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Summary

Summary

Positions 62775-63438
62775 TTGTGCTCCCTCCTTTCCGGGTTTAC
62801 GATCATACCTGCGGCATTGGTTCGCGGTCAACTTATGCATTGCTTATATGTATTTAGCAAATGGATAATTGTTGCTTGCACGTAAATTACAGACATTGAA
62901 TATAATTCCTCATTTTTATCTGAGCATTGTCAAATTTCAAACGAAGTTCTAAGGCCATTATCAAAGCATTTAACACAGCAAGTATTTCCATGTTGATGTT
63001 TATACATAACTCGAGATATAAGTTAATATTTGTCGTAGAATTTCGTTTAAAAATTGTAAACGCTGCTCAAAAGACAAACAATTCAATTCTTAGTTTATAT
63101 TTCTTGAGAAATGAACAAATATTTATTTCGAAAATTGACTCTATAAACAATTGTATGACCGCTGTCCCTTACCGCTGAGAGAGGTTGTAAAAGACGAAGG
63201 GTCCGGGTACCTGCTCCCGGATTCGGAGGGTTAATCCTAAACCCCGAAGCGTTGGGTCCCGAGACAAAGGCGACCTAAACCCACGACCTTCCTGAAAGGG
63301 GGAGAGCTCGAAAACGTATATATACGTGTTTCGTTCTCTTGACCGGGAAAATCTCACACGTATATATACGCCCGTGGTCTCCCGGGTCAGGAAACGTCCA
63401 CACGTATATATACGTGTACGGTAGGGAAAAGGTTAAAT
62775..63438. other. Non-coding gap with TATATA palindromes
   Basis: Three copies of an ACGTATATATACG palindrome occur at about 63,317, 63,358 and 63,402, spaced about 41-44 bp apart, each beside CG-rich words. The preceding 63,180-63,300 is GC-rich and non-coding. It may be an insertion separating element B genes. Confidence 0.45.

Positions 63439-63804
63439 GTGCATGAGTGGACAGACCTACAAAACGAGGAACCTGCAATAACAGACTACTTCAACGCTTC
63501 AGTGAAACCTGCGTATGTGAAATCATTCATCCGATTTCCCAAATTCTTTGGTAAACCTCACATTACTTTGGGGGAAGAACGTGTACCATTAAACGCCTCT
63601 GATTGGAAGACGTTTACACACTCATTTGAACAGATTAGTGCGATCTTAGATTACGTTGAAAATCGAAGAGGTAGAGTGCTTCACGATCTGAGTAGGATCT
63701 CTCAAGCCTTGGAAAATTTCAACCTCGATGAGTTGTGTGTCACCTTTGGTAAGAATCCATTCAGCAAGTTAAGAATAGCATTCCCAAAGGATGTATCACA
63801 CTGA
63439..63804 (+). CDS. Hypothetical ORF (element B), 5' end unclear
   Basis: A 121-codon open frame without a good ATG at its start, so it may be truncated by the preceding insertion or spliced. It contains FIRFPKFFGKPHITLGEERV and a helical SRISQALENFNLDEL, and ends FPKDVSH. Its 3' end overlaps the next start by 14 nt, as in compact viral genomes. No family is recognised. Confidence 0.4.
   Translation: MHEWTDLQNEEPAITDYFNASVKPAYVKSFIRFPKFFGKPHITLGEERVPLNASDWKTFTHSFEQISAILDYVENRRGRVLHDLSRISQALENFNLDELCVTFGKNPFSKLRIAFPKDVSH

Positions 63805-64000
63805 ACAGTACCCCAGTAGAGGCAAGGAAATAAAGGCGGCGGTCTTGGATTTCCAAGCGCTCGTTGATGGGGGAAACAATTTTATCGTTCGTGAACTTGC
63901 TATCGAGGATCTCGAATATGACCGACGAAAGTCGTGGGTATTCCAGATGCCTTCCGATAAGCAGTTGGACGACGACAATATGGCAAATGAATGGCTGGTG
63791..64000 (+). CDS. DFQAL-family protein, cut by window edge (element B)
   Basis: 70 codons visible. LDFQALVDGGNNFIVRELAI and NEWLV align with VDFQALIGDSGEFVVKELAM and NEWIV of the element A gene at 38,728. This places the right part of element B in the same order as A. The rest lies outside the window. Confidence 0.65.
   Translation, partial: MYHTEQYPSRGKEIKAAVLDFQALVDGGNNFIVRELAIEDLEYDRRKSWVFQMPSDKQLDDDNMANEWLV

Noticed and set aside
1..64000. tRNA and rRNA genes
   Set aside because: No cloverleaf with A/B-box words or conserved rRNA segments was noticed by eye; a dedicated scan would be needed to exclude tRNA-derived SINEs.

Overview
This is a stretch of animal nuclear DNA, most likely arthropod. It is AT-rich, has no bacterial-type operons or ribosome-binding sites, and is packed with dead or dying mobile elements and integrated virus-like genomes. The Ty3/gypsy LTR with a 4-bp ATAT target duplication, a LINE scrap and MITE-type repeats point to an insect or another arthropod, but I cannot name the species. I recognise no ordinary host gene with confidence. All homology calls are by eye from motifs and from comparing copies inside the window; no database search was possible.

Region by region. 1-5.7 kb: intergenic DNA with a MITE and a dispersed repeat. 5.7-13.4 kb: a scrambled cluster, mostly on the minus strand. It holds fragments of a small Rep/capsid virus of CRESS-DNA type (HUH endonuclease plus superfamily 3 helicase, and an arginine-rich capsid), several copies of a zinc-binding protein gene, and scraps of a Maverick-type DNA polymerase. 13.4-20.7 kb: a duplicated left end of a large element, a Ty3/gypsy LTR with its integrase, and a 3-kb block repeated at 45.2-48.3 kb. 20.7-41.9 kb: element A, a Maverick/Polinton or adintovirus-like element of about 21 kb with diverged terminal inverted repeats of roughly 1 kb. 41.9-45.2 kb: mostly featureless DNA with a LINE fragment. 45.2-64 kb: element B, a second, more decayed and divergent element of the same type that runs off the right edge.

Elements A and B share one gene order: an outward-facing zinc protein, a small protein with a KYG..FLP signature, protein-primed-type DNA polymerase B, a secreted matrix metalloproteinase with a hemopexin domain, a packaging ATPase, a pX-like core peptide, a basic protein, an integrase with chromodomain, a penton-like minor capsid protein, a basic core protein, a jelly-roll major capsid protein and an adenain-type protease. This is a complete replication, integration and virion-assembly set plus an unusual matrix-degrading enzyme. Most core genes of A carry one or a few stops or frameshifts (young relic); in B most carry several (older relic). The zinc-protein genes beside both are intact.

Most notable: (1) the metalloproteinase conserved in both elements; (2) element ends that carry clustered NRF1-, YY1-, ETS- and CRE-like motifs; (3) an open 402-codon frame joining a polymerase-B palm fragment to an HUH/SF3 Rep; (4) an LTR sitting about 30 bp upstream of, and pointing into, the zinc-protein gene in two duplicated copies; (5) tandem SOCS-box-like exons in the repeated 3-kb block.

1. FACTUAL INFORMATION 1.1 History of the flight The aircraft was the second to take off in a stream of six on a night flight from the Tangalooma Resort strip to Coolangatta aerodrome. Shortly after takeoff it struck the ground, nosed over and was consumed by a fuel-fed fire. The take-off run appeared normal but the initial climb was shallow according to the witnesses, some of whom were pilots waiting their turn to take off. At about 150 ft above ground level the aircraft entered a descent which continued until ground impact, 164 m beyond the departure end of the strip. The nose gear collapsed at impact but the aircraft remained upright and skidded along the ground on its main gear and front fuselage. It traversed a low sand dune, fell 10 ft to the beach and overturned. The aircraft came to rest 112 m beyond the first ground contact. All four passengers were able to evacuate the aircraft which had started to burn. The pilot was rescued by her passengers. 1.2 Weather and visibility The weather was fine with some cumulus cloud over Moreton Bay to the west of the strip. It was a dark night with only stars visible. The wind was almost calm but slightly favoured a takeoff towards the north. The northern take-off path extended over north-eastern Moreton Bay. Except for a possible light from a fishing trawler or house at Cowan Cowan township, there was no surface illumination and no discernible horizon. A takeoff to the south on the other hand was available with a distinct horizon reference due to an illuminated Tangalooma Resort some 5 km south and the very bright lights of the Brisbane Port facilities at Fisherman Islands some 40 degrees to the right of runway heading. 1.3 Personnel information 1.3.1 Pilot in command The pilot was a Grade 2 instructor, employed by the flying school where she learnt to fly. She had a current command multi-engine instrument rating and was endorsed to fly the aircraft type. The pilot was required to wear spectacles when flying and she did on this occasion. On 14 September 1995 the pilot was checked on the route by the chief pilot. The route check included a night takeoff at Tangalooma strip. Her most recent flights in the aircraft were on 15 October and 2 November 1996. Both flights were return flights between Coolangatta and Tangalooma, with a night takeoff from the Tangalooma strip. The night takeoff on 2 November was conducted towards the south. 1.3.2 Previous 72-hours history The weather on the two days before the accident precluded any flying duties. During this period the pilot worked at the flying school office and brought her book-keeping duties up to date. On the two nights prior to the accident she had retired to bed at 2030 hours and 2130 hours local time respectively. Prior to then she had been off duty for 9 days. On the day of the accident, the pilot commenced duties at 1400 hours, planning the afternoon flight to Tangalooma and the night return. Between her arrival at Tangalooma and the night takeoff, she rested and had dinner at the resort. 1.3.3 Information from the pilot The pilot was hospitalised with serious leg injuries. She had also suffered a blow to the head. She was interviewed in hospital and said that she could not remember the takeoff and subsequent flight into terrain. The pilot said that the aircraft carried a printed checklist on a single sheet of paper which her employer required company pilots to use in normal aircraft operations. However, for reasons not established, the pilot did not use the checklist after landing at the island strip or during the subsequent night departure. 1.4 Passenger action The four passengers were foreign nationals and were seated in rows 2 and 3. They were not injured in the crash and were able to crawl out through the open cabin doorway. A fuel-fed fire had started almost immediately and the aircraft was well alight by the time they cleared the aircraft. They soon realised that the pilot was still in the cockpit. Some of the passengers crawled back inside and pulled the semi-conscious pilot clear of the aircraft. Other people arrived on the scene soon afterwards and moved the passengers and pilot further away from the burning aircraft. 1.5 Wreckage examination The aircraft had come to rest upside down on a beach. The front of the cockpit was crushed during the nose-over. The cabin was completely destroyed by a post-impact fire which also damaged the right engine. Examination of the wreckage found that the flaps were retracted and that the elevator trim was set about halfway between the takeoff setting and the fully forward position. Both engines were removed for specialist bulk strip examination. This examination did not discover any defect which could have prevented the engines from developing rated power. This evidence supports witness information that the engines' note did not change during the entire flight sequence. Due to the high wing configuration, neither propeller contacted the ground until the aircraft nosed over. Examination showed significant torque twisting and bending to both propellers indicating that the engines were still developing significant power when the aircraft nosed over. 1.6 Aircraft flight characteristics and flight test 1.6.1 Flap retraction Discussions with pilots experienced on the aircraft type indicated that during initial climb, the take-off flap must be retracted in stages, trimming the elevator at the same time. Their opinion was that if the flap was retracted in one movement instead of stages, the nose-down trim change would be significant. This would result in a lower nose attitude unless the pilot held back pressure on the control column. 1.6.2 Flight test At the Bureau's request a flight in a Partenavia was undertaken by a Grade 1 instructor with the view to establishing elevator control forces under specific conditions. The aircraft was flown on a final approach with full flap selected. The elevator was trimmed so that there was no residual force on the elevator control. This resulted in a trim indication halfway between neutral and a fully nose-down position. A takeoff was conducted with the elevator trim and flap in the previous position. The pilot reported that a medium-to-heavy rearward elevator force was required to rotate the aircraft and establish a positive rate of climb. At a safe height the flaps were retracted. This procedure was accomplished twice with the following result: 1. If the indicated airspeed and rate of climb were maintained the elevator force increased to the point of being very heavy. 2. If the elevator force was not increased, the aircraft settled into a 400 ft per minute rate of descent. The pilot conducting this test commented that unless a pilot was prepared, the high elevator force required to maintain a positive rate of climb was excessive and well outside the normal experience range of an average pilot. 1.7 Dark night take-off research Bureau research has shown that dark night takeoffs can present a number of special problems for pilots, particularly when departing from aerodromes in areas with little or no ground lighting. Specifically, the somatogravic illusion has been suggested as being a contributing factor in the majority of these accidents. A somatogravic or false climb illusion occurs when a pilot who is deprived of outside visual cues attempts to maintain a desired pitch attitude without reference to instruments whilst the aircraft is accelerating. Under such conditions, pilots can experience a sensation of excessive pitch-up. The sensation is thought to exist primarily at takeoff, go-around and during visual flight into cloud. At take-off, pilots who attempt to correct for this sensation by relaxing the backward pressure on the elevator control, may fly the aircraft into the ground. 2. ANALYSIS 2.1 The checklist The pilot said that she did not use the checklist following the daylight landing at the Tangalooma strip, nor did she use it prior to the night takeoff. The pilot could not give an explanation for this omission. A checklist written on loose paper can be difficult to handle during busy periods of operation such as circuit work or in low-light conditions, specifically at night. This could explain the lack of use in this case. If a checklist is not used, the pilot must commit all checks to memory. 2.2 Elevator trim The elevator trim was found in a position consistent with the trimmed position for a full-flap landing. It is highly likely that the pilot missed the trim item off her memorised checklist both following the daylight landing and during pre-takeoff checks at night. 2.3 Evidence from the test flight The test flight pilot reported that the elevator force induced by an incorrectly set elevator trim would overpower a pilot who was not prepared for this predicament. The shallow takeoff witnessed by others was probably the result of the pilot encountering such an unexpected down-elevator force. The pilot probably retracted the take-off flap in one movement rather than in a staged retraction since she would have needed both hands on the control column. Such an action could only have exacerbated the downward force on the elevator. 2.4 Dark night takeoff In addition, the pilot was faced with a dark night takeoff. Unless the pilot's attention was focussed almost solely on the correct climb attitude, it was likely that the nose attitude would be lowered inadvertently. Because of the unexpected elevator force, she was probably distracted from her proper instrument scan. Under these circumstances, an illusion of a false climb would have resulted in her not maintaining the high load needed on the control column. This would have resulted in the aircraft descending back onto the ground. That this came as a totally unexpected event is borne out by the lack of any action in correcting the aircraft attitude, reducing descent, or reducing power. The collective decision by the pilots to conduct take-off operations towards the north was unwise, considering that a useful visual horizon was available for takeoffs towards the south. 3. CONCLUSIONS 3.1 Findings 1. The pilot was fully qualified to undertake the flight. 2. The night was dark and the area beyond the departure end of the runway was devoid of any useful lighting. 3. A southerly takeoff direction was available, with a visible horizon. 4. The pilot did not make use of the written checklist carried in the aircraft. 5. The elevator trim was set halfway between neutral and fully forward. 6. The flaps were fully retracted at impact. 7. The aircraft impacted wings-level and in a shallow descent. 8. Full power was maintained throughout the takeoff and accident sequence. 3.2 Significant factors 1. The takeoff direction was dark and had no visible horizon 2. The elevator trim was not set for takeoff. 3. The elevator load on takeoff was high. 4. The pilot did not monitor the aircraft attitude after lift-off. 5. The flap was retracted in one movement, increasing the elevator load. 6. The pilot may have been affected by somatogravic illusion to the extent that she thought the climb attitude was adequate.